Healthful nutrients, essential vitamins and healing through food: Your guide to nutrition.
Comfort Foods, the Healthy Version
America is a wonderful mix of diverse and rich ethnicities and cultures. We see this in our lives every day, and we especially see it in the foods we eat.
Culture plays into our favorite recipes, traditions (especially during the holidays) and our so-called “comfort foods.”
When we say comfort foods, everyone seems to have one. We all have a dish or drink that brings us comfort, joy, pleasure or even a fond memory. In the dark, dreary days of winter, who doesn’t long for that favorite family meal? In fact, the definition of “comfort Food” from the Merriam-Webster Dictionary is “food prepared in a traditional style having a usually nostalgic or sentimental appeal.” Unfortunately, those foods that bring us comfort are often among the unhealthiest, loaded with unhealthy carbs and fat and have no nutritional value!
So can we have “comfort” foods that are actually good for us? Of course! Here are three of my favorites:
- Many of us have fond memories of mom’s lasagna. This lasagna recipe is from the Food Network for “Healthified Kale and Portobello Lasagna.” It clocks in under 300 calories and only 11 grams of total fat. It’s lower in sugar and carbs too than a traditional lasagna.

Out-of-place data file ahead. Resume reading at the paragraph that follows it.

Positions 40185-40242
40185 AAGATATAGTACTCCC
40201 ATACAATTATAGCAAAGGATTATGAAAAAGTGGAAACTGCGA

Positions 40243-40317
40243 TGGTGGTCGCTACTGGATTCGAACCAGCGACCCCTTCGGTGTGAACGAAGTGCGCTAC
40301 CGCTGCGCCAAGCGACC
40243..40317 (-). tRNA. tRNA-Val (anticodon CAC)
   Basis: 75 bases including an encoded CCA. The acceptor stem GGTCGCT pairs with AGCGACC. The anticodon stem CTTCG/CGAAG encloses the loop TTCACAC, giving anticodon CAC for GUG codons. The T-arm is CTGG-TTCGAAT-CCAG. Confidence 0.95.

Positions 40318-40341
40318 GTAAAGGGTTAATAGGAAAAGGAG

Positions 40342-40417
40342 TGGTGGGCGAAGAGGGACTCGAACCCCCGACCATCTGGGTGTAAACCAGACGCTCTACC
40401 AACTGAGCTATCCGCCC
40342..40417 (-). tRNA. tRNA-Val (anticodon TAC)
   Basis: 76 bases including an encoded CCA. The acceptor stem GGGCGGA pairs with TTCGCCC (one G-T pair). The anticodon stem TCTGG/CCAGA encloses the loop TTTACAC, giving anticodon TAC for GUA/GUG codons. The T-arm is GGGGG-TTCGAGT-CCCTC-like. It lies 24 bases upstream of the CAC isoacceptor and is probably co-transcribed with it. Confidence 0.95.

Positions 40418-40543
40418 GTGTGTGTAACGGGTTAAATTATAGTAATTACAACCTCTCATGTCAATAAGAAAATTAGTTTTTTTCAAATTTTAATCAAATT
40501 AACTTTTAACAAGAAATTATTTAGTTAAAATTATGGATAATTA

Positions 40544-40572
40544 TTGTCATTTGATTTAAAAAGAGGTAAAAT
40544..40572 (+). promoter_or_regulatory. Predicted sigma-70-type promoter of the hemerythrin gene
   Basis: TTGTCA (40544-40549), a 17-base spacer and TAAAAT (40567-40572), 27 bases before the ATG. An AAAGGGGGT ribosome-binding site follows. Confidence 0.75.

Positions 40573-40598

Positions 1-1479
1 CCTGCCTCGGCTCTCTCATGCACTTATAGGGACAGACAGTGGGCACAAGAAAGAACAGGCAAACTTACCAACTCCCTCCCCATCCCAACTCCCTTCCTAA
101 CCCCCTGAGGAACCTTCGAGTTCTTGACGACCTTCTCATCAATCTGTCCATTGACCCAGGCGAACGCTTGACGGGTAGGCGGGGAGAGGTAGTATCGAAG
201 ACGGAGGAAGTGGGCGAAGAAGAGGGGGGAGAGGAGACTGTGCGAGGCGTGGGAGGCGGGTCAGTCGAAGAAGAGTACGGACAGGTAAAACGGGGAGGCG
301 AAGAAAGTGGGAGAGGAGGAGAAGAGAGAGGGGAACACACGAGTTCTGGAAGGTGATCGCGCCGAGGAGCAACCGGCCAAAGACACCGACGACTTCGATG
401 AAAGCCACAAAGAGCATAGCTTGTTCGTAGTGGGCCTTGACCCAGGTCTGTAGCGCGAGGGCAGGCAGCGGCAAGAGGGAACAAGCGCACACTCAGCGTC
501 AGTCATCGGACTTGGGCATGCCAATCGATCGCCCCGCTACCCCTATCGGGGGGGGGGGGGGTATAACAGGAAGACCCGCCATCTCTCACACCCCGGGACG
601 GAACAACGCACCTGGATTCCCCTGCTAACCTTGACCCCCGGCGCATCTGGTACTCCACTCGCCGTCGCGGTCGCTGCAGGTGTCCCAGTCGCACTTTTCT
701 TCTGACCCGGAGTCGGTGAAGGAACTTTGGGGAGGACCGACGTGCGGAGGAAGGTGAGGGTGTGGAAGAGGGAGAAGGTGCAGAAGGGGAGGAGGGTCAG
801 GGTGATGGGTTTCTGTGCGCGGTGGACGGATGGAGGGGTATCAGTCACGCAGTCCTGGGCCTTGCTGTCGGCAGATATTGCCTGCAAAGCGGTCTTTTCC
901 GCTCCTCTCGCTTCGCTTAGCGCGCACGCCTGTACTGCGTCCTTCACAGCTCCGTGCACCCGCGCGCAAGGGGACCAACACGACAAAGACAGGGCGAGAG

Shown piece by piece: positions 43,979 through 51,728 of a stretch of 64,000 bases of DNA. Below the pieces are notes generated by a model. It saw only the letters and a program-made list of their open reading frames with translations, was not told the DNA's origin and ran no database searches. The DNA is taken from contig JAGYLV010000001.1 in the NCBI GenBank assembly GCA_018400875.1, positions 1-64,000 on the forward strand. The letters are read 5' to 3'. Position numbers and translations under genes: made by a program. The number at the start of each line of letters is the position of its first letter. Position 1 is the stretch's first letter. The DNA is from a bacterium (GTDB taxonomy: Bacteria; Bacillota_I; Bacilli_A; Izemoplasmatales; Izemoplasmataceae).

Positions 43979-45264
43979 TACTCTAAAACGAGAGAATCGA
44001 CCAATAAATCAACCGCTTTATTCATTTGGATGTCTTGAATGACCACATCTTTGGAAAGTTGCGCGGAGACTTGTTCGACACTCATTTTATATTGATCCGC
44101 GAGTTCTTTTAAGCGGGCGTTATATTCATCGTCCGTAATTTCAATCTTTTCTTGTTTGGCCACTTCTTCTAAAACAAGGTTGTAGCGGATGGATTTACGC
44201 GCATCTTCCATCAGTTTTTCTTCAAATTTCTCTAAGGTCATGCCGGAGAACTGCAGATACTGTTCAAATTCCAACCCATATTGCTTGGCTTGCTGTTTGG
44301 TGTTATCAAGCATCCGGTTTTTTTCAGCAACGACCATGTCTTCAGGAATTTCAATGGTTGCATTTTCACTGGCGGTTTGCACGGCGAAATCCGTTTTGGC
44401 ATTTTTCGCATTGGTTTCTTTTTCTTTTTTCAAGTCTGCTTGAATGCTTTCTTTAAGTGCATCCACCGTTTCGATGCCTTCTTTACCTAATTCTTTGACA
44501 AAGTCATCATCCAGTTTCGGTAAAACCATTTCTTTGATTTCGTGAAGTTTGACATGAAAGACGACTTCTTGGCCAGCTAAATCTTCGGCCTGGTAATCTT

- When we think of pulled pork or chicken, it’s that barbecued, sticky, spicy-sweet dish that’s loaded with sugar and extra calories. But it doesn’t have to be! The American Heart Association offers up this slow cooker version that has only 125 calories per serving, under three grams of fat, and lots less sugar than a traditional recipe. It will give you comfort and make your heart happy too!
- One of my very favorite things growing up was a sweet potato casserole. But that traditional recipe just doesn’t fit in with a healthy lifestyle. This scrumptious recipe from Eating Well offers up all the flavors, but thanks to healthier choices than the butter that’s typically used, the makeover gives you the flavor without all the fat.
So don’t give up on all those wonderful family traditions and foods that bring you comfort just because you want to live a healthier lifestyle – just find ways to lighten them up and dig in!
Kellie Armstrong, M.S., R.N., C.B.N.
Kellie Armstrong is the manager for the Center for Bariatric Surgery at The Miriam Hospital. She was the state of Rhode Island’s first certified bariatric nurse, and is also a success story for bariatric surgery. After having surgery, Kellie lost over 100 pounds, lives a healthy lifestyle and now participates in triathlons, marathons, and other healthy events.